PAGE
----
Maldives’ intriguing and mysterious ancient Buddhist era
Behind the sun-kissed shores and luxury resorts of the Maldives is a rich cultural history stretching back centuries.
The religious heritage of the island nation is a fascinating part of its story. The Maldives has been an Islamic country for almost 900 years but was actually a Buddhist nation in ancient times.
Going even further back, before embracing Buddhism, Maldivians had practiced an ancient form of Hinduism known as Śrauta. It is not known how or when exactly Buddhism was introduced to the country but it was believed to have arrived in the 3rd Century at the time of Ashoka – an Indian emperor who promoted the spread of Buddhism across ancient Asia.
This period had a profound effect on the Maldives, helping to shape its language, architecture, institutions and customs. Its legacy remains today in architectural remains from Buddhist structures and monasteries. These ancient archaeological remains are found on many islands throughout the Maldives – with many more treasures yet to be discovered.
Thoddoo Buddhist Temple on Thoddoo Island is among the country’s most significant historical and cultural sites. Kuruhinna Tharaagandu, the remains of a Buddhist monastery dating back as far as the 7th Century, is another one of the country’s most important historical sites.
It is believed Buddhism was the dominant religion in the country for more than 1,000 years, spread by the ancient Maldivian kings. It was during this time that Maldivian culture as we know it developed, from the language and architecture to the first known written scripts and ruling systems.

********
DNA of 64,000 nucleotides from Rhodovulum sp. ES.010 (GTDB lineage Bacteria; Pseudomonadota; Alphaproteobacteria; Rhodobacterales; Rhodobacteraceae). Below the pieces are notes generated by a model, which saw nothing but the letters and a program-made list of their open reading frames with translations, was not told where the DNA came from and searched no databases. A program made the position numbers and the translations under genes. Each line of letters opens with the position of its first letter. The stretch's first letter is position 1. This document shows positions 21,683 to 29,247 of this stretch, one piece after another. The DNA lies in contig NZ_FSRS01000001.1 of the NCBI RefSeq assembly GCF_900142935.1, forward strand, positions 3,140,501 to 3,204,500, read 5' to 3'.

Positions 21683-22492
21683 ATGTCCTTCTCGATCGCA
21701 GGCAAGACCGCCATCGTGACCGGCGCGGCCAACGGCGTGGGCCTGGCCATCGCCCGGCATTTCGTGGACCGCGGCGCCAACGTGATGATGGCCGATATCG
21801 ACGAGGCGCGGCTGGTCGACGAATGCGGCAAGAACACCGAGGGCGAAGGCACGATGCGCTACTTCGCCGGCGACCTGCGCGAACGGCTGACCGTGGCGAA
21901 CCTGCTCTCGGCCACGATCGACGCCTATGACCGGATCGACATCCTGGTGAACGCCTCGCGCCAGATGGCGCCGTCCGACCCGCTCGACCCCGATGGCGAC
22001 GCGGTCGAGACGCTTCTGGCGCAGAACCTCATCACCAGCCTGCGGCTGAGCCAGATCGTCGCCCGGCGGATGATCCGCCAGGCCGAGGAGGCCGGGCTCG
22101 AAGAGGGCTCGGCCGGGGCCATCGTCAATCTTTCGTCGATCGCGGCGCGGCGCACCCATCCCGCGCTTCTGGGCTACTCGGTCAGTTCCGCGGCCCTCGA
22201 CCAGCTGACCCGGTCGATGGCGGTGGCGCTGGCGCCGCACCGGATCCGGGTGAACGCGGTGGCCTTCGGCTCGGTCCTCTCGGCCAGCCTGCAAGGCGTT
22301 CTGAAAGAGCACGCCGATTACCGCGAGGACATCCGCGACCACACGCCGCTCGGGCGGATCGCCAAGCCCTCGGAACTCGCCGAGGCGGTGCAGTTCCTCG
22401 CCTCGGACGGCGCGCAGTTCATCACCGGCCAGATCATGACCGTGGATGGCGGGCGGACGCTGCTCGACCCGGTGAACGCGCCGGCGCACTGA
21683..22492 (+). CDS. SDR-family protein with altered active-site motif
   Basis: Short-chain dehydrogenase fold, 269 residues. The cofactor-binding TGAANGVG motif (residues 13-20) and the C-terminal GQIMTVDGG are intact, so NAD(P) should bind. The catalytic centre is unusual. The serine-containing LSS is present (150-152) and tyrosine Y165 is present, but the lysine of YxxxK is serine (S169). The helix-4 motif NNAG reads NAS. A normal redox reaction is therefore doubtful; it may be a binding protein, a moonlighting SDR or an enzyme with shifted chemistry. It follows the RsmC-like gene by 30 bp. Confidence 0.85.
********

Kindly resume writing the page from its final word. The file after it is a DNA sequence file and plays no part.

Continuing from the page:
A series of ruling Buddhist dynasties existed until the last king Dhovemi converted to Islam in 1153. Around this time many Arab traders from the Middle East and Africa were sailing the Indian Ocean around Maldives. It’s believed an Arab traveller from Morocco by the name of Abul Barakat Yoosuf Al Barbary arrived in Maldives and convinced the king to convert to Islam.
The new religion was spread across the islands, but faced some resistance from Buddhist strongholds, particularly Nilandhoo Island in Faafu Atoll. This was the last Maldives island to accept Islam.
After Islam was accepted by the nation many of the old Buddhist temples were destroyed. However archaeological discoveries have been made on many atolls across the Maldives, including mounds or stupa containing relics depicting Buddhist iconography.
A wealth of Buddhist relics have been discovered on Nilandhoo. The island’s historical site foah'mathi has a Buddhist temple beneath it believed to be more than 1,000 years old, which was excavated by a Norwegian team of archaeologists led by explorer Thor Heyerdahl in the 1980s. The area has still not been fully explored. The temple was believed to have been built by order of the king Dharumavantha Rasgefaanu around 1,100 years ago.
Many of Heyerdahl’s archaeological discoveries of stone figures and carvings from pre-Islamic civilisations are now on display in the National Museum in Male.
British Civil Servant Harry Bell was one of the first Westerners to show interest in Buddhist culture in the Maldives. Bell made numerous visits to the Maldives during the Victorian era to investigate ancient ruins. He became friends with the then King of Maldives, who supported him in his research.
During his visits Bell studied the ancient mounds found on many of the atolls known locally as havitta or usthubu. These sites remain a popular tourist attraction for visitors today.
In 1990 Maldivian historian Hassan Ahmed Maniku counted as many as 59 islands with Buddhist archaeological sites. The largest monuments of the Buddhist era are in the islands fringing the eastern side of Haddhunmathi Atoll (Laamu Atoll).
Important Buddhist relics include the Loamaafaanu copper plates, written in the old Maldivian alphabet that describe the transition from Buddhism to Islam in the 12th century, and coral stone artefacts.
As Maldives is a coral island nation many of the ancient religious sculptures are made from carved coral.
The Buddhist heritage of the Maldives remains a source of intrigue and mystery and it is believed there are still many Buddhist ruins and artefacts yet to be discovered.